|Everything You Need to Know About The QuickPath Interconnect (QPI)|
Since the beginning of times Intel CPUs use an external bus called Front Side Bus or simply FSB that is shared between memory and I/O requests. The next generation of Intel CPUs will have an embedded memory controller and thus will provide two external busses: a memory bus for connecting the CPU to the memory and an I/O bus to connect the CPU to the external world. This bus is a new bus called QuickPath Interconnect (QPI) and in this tutorial we will be explaining how it works.
On Figures 1 and 2 we are comparing the traditional architecture used by Intel CPUs and the new architecture that will be used by Intel CPUs with an integrated memory controller.
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Figure 1: Architecture used by current Intel CPUs.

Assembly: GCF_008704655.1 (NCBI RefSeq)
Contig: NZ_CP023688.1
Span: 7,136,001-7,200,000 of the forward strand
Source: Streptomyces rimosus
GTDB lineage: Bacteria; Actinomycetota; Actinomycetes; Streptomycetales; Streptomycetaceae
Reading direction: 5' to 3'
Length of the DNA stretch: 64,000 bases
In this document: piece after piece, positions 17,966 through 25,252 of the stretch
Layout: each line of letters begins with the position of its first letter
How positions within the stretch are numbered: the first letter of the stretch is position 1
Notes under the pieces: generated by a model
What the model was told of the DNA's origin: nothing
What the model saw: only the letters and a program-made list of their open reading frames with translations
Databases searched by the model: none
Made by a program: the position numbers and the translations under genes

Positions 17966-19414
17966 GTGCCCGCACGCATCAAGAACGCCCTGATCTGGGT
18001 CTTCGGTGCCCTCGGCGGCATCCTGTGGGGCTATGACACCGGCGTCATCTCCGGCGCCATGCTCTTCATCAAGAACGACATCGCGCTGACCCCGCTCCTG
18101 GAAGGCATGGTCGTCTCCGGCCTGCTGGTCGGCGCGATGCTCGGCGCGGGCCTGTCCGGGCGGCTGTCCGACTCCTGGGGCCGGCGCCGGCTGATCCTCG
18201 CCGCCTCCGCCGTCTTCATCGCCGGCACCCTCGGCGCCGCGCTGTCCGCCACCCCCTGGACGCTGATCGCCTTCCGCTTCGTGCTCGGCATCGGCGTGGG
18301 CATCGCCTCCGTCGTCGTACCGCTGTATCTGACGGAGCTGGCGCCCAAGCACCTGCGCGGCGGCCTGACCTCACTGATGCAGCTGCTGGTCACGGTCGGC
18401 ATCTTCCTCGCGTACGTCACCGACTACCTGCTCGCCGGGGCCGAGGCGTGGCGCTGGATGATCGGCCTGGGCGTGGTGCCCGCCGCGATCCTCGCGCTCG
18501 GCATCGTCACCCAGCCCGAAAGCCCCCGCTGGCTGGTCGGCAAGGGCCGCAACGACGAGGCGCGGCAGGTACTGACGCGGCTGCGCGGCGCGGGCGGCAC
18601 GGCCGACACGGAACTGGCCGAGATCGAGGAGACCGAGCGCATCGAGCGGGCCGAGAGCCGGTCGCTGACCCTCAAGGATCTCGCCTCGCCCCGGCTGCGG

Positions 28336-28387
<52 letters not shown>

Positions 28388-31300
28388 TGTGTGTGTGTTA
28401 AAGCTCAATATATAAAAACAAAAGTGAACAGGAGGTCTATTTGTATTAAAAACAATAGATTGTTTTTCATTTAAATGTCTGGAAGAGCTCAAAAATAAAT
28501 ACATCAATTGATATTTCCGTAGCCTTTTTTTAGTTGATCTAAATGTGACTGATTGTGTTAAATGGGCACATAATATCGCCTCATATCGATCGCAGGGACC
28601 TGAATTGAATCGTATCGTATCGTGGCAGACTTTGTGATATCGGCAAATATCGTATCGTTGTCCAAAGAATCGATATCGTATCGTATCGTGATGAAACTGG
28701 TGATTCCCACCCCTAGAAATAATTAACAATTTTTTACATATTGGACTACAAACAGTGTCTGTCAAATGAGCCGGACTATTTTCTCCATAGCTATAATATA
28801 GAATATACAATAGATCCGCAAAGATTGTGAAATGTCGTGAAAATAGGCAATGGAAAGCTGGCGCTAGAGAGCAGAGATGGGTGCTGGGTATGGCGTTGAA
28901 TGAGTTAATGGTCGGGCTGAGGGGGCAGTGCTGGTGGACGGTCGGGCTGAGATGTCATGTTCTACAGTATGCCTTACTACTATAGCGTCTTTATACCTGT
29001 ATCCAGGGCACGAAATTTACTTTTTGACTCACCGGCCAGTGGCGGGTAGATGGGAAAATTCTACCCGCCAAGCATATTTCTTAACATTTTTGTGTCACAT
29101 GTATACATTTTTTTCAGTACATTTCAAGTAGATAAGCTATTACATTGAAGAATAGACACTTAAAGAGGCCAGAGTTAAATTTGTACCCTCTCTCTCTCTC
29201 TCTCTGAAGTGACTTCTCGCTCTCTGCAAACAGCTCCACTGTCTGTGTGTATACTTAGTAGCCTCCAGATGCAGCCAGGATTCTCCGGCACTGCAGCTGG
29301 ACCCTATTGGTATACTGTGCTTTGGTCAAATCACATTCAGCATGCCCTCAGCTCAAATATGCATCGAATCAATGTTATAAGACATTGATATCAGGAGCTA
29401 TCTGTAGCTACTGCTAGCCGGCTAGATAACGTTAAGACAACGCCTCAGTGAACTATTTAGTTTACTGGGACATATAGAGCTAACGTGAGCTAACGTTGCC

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Figure 2: Architecture used by Intel CPUs with embedded memory controller.
This is exactly the same idea that AMD has been using since 2003, when they released their first Athlon 64 CPU. Currently all CPUs from AMD have an integrated memory controller and they use a bus called HyperTransport to make the I/O communications. Though QuickPath Interconnect and HyperTransport have the same goal and work in a very similar fashion, they are not compatible.
By the way, technically speaking both QuickPath Interconnect and HyperTransport aren’t busses but a point-to-point connection. A bus is a set of wires that allows several components to be connected to it at the same time, while a point-to-point connection is a path connecting only two devices. Even though it is technically wrong call these connections “busses,” we will keep calling them this way for simplicity and also to facilitate the comprehension of the text by laymen that call these connections this way.
We will now explain you how the QuickPath Interconnect works. If you are interested you can read our tutorial The HyperTransport Bus Used By AMD Processors to compare these two external busses.
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